One Person's Opinion

A compendium of random thoughts regarding politics, society, feminism, sex, law, and anything else on my mind. POST YOUR COMMENTS BY CLICKING ON THE TIME INDICATOR BELOW THE POST YOU WISH TO COMMENT ON. RSS FEED AVAILABLE AT

Andrew Sullivan
Attorney Shopping Links
Bag and Baggage
Ernie the Attorney
Eve Tushnet
Gail Davis
How Appealing
Lehrer NewsHour
National Law Journal
National Review
New Republic
Talking Points Memo
Virginia Postrel
Volokh Conspiracy
War Liberal
This page is powered by Blogger. Isn't yours?
Wednesday, July 02, 2003
In this sense, conservatives basically got what they deserved in Lawrence. It's one thing to say that the judiciary should not get involved where the democratic process is busy repealing these unjust laws at the urging of those who are asking the judiciary to stay out. It's quite another to quietly acquiesce and even knowingly condone the presence of these unjust laws for years and years, and then act all outraged when the judiciary intervenes and obliterates them. The Court merely did something that the right wing should have done long ago.

And why didn't the right wing do it? Simple politics. Every tolerant elite right winger knew darned well that these laws were wrong and unjust, but those same conservatives knew that some anti-gay bigots and Christian theocrats remained in their base who supported the laws. So, the only way to handle the issue was to change the subject, which they did for many years.

So why are they now putting the focus on gay marriage? I think it is more subject-changing. If conservatives opine on Lawrence, they can't win. Say it was rightly decided or, at least, that it is good that these laws are wiped out, and they alienate their base (as Jonah Goldberg has found out). Say it was wrongly decided and it looks like you are catering to anti-gay religious zealots in supporting extreme laws that are unpopular in most of America.

On the other hand, the American public isn't yet ready for gay marriage. Truly, they should be-- gay marriage is nothing more than ensuring civil equality for homosexuals, so that they don't pay higher taxes, don't get screwed in inheritance or custody disputes, aren't disallowed from visiting their lovers and life partners in the hospital, etc. But the public doesn't see it that way-- the magic word "marriage" conjures up all sorts of proto-religious attitudes that interfere with the public's recognition of the equality principle.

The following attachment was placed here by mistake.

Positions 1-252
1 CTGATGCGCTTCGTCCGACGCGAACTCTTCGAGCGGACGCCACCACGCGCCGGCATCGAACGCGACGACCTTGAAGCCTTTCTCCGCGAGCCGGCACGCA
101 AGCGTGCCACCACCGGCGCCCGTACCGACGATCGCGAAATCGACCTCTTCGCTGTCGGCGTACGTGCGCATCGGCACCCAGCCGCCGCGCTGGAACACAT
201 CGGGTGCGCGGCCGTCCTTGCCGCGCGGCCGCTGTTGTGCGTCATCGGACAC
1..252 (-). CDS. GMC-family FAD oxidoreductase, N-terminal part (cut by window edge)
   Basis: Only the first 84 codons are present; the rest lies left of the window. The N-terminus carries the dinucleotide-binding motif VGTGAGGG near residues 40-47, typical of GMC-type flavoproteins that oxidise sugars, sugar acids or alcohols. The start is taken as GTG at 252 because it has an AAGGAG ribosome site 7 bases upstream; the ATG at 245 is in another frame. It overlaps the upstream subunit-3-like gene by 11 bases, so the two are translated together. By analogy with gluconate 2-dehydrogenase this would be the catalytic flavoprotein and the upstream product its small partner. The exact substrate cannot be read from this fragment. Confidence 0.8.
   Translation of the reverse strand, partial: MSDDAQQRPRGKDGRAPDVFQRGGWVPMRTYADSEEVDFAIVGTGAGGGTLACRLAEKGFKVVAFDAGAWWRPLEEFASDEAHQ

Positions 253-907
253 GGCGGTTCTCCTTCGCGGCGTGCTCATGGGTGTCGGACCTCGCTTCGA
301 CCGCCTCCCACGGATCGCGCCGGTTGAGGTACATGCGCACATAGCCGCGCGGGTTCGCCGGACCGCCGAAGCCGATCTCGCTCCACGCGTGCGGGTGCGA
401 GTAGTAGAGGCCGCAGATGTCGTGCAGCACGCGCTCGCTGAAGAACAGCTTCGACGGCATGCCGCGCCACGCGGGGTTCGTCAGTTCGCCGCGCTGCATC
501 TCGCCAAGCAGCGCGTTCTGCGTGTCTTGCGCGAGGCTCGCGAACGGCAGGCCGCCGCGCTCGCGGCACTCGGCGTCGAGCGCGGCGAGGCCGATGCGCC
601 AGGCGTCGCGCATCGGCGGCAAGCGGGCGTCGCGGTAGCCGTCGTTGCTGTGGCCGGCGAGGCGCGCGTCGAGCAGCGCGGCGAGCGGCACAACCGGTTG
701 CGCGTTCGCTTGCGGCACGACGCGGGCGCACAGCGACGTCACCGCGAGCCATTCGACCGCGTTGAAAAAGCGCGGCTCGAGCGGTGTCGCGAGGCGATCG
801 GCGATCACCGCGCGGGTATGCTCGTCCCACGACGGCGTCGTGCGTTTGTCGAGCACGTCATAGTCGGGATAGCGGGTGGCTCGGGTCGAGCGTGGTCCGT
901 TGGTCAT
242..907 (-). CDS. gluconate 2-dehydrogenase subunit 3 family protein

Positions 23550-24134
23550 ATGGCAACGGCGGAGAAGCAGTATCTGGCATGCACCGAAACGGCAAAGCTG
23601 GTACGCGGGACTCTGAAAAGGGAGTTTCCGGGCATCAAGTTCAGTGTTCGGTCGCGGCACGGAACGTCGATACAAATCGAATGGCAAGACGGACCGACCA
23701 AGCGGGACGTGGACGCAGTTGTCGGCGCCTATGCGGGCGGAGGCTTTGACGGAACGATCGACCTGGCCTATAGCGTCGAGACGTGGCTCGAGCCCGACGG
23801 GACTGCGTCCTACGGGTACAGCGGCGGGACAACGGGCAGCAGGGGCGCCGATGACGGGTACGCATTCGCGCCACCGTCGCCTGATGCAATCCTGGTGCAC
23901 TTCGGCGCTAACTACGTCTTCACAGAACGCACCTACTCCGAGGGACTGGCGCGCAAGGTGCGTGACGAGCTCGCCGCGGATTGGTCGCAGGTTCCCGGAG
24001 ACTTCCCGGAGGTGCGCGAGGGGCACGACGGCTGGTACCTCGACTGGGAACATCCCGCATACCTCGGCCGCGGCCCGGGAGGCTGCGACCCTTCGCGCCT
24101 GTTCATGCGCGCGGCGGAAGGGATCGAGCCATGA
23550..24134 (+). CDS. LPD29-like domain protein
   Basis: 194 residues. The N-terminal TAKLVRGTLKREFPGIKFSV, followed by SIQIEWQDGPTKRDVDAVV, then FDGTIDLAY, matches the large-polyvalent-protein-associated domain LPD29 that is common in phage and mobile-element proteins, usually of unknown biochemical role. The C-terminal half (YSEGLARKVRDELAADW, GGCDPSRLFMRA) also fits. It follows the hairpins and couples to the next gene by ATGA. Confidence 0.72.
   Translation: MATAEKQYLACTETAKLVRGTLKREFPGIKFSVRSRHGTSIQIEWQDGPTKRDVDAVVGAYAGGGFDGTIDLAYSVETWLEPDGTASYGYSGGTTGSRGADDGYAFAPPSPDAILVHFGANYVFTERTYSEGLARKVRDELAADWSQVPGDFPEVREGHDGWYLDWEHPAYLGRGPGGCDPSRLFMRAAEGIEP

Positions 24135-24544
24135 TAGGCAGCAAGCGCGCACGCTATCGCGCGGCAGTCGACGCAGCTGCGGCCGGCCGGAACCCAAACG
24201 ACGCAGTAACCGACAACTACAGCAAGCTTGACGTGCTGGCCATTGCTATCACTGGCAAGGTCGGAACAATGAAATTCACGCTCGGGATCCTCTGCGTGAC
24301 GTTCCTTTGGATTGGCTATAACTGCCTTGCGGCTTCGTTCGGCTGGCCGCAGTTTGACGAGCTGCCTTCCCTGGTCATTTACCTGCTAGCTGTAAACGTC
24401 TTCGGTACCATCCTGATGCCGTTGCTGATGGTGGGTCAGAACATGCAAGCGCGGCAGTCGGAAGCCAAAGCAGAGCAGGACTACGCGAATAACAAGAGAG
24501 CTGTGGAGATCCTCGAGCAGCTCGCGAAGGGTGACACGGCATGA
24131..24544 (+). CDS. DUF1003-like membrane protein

As I said though, the Court was absolutely clear that Lawrence was not going to lead to the recognition of gay marriage. But this is a nice spin tactic-- the Republicans are trying to change the subject from what it should be, i.e., the party's abominable decades-long tacit support of sodomy statutes, to a different area of gay rights where their position is more popular. It might work. But nobody should forget that the G.O.P. is the party that, until forced by court decision in 2003 to abandon the position, advocated throwing gays and lesbians in jail.

Now let's bring ourselves back to the title of this post. In saying all these things, the question might arise, "do you really think that anyone who morally disapproves of homosexual sex is a bigot?" No, I actually don't. From what little I know of Christian doctrine, I don't think the Biblical prohibition of it is nearly as clear or fundamental as some conservative Christians do. But I understand that people can believe this, or any other sex act, is immoral.

But it seems to me that many conservatives use this moral condemnation argument as an excuse to conceal actual bigotry towards gays and lesbians. It isn't bigoted to believe that these acts are immoral. It is bigoted to support, tacitly or openly, throwing people in jail for engaging in them. And it is disgraceful that one political party, that claims the support of almost half the American
public, has seen it profitable to cater to such bigotry for so long.

Comments: Post a Comment